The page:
' ' Cinema Romantico: Logan

Monday, July 24, 2017


James Mangold’s “Logan” is the conclusion to a trilogy centered on Wolverine, the bone claw spouting anti-hero of Marvel’s “X-Men” universe, and those films are part of an even more expansive “X-Men” movie universe that begin all the way back in 2000. This reviewer has not seen an “X-Men” movie since 2006, and did not see either film leading up to “Logan”, which is a necessary disclosure regarding my mostly ahistorical perspective of this franchise. In that same light, however, I can also state that not knowing anything much about what came before does not prevent enjoyment or understanding of Mangold’s film. It does not because Mangold builds backstory almost exclusively with mood, engineering a palpable pall, one hanging over the entire film through the weariness of its principal characters and the dreariness of its establishing locales. He is also helped immensely by Hugh Jackman’s star turn, one that admirably resists starriness every step of the way.

The movie opens with Wolverine – née Logan (Hugh Jackman) – down and out and sleeping in the back of the limousine he now drives just to get by. He is woken by a few thieves trying to the lift tires. With a comically exhausted countenance, Logan confronts them and they promptly shoot him. He does not then so much roar back to life, on account of his unique accelerated healing process, as reluctantly rise. Rather than flee, the thieves push him and so Logan reveals the bone claws and has at it, ripping these guys to shreds, as Mangold delicately yet forcefully turns the tone of the scene from humor to terror. And while sympathy is not exactly elicited for the thieves, neither is there much empathy engendered for Logan, as Jackman works hard to actually put you off, transforming a rudimentary action scene into something more akin to psychological horror. Logan, you think watching this, is messed up.

Whereas violence in superhero movies is so often lyrically abstract, here, as it is elsewhere, it is grisly, something not to cheer for but to recoil from, which is also what Professor Charles Xavier (Patrick Stewart), once Wolverine’s caretaker and the overseer of so many mutants, is doing with his own superpower, telepathic abilities that have become dangerous and uncontrollable without medication on account of seizures. While once they sought to help the world, now they hide out from it near the Mexican border, in an abandoned smelting plant that looks shot out, like something from a “Mad Max”-ish apocalyptic wasteland, mirroring the fact that mutants have been removed from the bloodstream, leaving Logan and Xavier as the last of their kind.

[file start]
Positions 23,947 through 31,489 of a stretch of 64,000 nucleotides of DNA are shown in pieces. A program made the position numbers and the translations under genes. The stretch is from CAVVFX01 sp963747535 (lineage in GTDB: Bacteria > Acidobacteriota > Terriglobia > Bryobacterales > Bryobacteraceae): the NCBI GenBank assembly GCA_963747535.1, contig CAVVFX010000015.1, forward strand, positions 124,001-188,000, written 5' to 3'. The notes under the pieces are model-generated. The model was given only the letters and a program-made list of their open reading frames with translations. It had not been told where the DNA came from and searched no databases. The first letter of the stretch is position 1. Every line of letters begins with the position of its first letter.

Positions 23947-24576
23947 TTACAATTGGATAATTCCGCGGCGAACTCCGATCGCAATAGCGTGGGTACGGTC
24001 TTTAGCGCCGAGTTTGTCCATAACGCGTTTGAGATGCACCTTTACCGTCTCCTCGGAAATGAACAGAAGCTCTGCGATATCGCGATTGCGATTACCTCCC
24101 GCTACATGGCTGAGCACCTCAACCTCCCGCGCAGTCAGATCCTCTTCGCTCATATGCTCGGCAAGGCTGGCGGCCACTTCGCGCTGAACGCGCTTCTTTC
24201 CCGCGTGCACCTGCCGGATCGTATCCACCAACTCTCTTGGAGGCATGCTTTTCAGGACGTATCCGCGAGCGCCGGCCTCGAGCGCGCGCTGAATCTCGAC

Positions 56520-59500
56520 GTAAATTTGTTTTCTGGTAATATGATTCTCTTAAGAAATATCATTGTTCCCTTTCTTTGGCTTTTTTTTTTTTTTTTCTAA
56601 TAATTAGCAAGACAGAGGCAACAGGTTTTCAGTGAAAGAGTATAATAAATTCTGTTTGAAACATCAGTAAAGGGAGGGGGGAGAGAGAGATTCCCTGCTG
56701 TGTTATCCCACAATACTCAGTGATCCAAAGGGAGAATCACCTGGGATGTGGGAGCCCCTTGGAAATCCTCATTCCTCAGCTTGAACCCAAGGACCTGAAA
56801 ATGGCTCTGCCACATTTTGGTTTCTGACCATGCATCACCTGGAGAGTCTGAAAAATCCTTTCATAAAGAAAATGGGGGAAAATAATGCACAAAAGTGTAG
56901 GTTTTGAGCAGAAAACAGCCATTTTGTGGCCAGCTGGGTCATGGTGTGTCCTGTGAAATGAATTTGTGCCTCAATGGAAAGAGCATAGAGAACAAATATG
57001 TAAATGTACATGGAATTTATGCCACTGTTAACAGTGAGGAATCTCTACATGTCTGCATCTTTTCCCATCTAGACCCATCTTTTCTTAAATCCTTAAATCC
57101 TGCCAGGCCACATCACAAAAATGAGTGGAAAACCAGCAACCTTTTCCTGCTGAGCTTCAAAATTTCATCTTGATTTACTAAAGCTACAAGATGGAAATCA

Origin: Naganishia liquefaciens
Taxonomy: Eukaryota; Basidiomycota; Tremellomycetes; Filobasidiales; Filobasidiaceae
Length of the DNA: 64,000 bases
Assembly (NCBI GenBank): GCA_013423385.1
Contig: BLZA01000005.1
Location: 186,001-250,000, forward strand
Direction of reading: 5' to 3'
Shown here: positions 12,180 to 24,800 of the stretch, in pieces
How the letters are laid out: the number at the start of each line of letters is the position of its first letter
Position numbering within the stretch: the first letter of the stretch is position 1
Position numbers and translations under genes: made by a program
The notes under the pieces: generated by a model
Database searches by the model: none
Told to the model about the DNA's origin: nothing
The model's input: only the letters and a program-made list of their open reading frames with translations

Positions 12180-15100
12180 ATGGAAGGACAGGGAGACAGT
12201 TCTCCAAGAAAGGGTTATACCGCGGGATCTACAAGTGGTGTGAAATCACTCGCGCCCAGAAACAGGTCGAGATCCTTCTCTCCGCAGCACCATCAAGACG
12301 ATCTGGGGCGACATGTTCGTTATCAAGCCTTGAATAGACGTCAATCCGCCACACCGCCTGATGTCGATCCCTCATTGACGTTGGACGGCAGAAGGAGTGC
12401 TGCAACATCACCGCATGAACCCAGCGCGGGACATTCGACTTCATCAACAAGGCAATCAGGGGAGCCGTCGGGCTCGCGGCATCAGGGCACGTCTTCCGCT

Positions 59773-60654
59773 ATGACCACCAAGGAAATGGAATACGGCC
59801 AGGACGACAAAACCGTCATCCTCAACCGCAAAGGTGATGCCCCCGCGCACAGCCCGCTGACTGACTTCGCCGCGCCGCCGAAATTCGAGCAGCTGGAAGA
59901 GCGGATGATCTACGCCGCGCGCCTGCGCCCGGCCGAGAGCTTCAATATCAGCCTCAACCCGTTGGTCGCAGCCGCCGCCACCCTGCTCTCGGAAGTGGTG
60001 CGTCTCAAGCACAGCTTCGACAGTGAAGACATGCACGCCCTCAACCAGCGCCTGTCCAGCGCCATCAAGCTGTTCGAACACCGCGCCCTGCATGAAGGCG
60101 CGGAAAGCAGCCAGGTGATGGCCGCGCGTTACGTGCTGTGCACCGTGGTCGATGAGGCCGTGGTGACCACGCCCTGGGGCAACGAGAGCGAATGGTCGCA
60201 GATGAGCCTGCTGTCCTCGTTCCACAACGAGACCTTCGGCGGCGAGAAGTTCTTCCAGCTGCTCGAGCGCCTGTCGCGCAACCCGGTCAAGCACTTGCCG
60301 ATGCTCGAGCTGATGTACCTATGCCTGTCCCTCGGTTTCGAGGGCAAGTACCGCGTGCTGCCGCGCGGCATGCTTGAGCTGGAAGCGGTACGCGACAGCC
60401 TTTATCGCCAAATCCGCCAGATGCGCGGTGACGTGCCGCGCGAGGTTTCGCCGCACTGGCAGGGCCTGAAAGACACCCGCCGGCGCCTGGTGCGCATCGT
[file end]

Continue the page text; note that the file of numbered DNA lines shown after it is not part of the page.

Or are they? Something, of course, is required to trigger the erosion of that stasis and it is a little girl, Laura (Dafne Keen), in the care of Gabriela (Elizabeth Rodriguez) who seeks out Logan to ask for his help in ferrying Laura to safety. That is because Laura is a mutant too, one created by the corporate villains that emerge as the film’s lone weak spot, a mysterious corporation acting out for all the usual reasons. They might have done better to remain faceless, existing as the frightening Other, like an early sequence when they descend on the smelting plant, their weaponry and tactical gear emitting the distinct air of a SWAT team descending on illegal immigrants.

It is no emblematic accident that “Logan” begins near the Mexican border. Even the early films in the franchise connected the plight of immigrants, legal or otherwise, with mutants, though “Logan” is less interested in spelling it out with speechifying, just letting it exist on the periphery, alluding to the idea of these actual Americans who want to get somewhere better. In “Logan” that somewhere better becomes Eden, some sort of vaguely defined mutant haven in North Dakota where Laura yearns to escape. Its on-the-nose name suggests make-believe, and that seems to be confirmed when Logan stumbles across this very Eden referenced in one of Laura’s X-Men comics. And while this is intended to arouse suspense in the road trip that the three of them undertake (is it really there?), it also speaks to how Mangold seeks to inject a comic with life.

To do so, Mangold samples George Stevens’s lauded 1953 western “Shane”, going so far as to include a middle passage where Logan, Laura and Xavier briefly hole up with the Munsons whose family owned farm is under constant threat from some corporate heavies, giving the impression that not much has changed since the days of the Wyoming Territory. And while Logan turns heavily on the dynamic between its titular character and the young mutant in his charge, eliciting obvious shades of Shane and the young boy who idolizes him, the most interesting tension exists between Logan and himself. This is emblemized in the film’s most pertinent twist, essentially forcing Logan to confront his own lost youth. In the end, his character’s deeds may be noble, but Jackman rarely evinces nobility, hardly allowing Logan to even warm up to Laura, and eyeing his own past with equal parts bitterness, confusion and rage. It’s not the sort of heroism we are accustomed to with our superheroes, but it’s definitely real.


s. said...

So cool you mention Mad Max - I actually did a visual parallels post between those two. Logan remains my favorite movie in years. It's just so beautiful and Jackman's work is mesmerizing

Nick Prigge said...

Mad Max really was the movie, more than Shane, despite all those obvious references, that kept jumping into my head, from the look and feel to the sparseness of the main character. I'll have to check out that post for sure.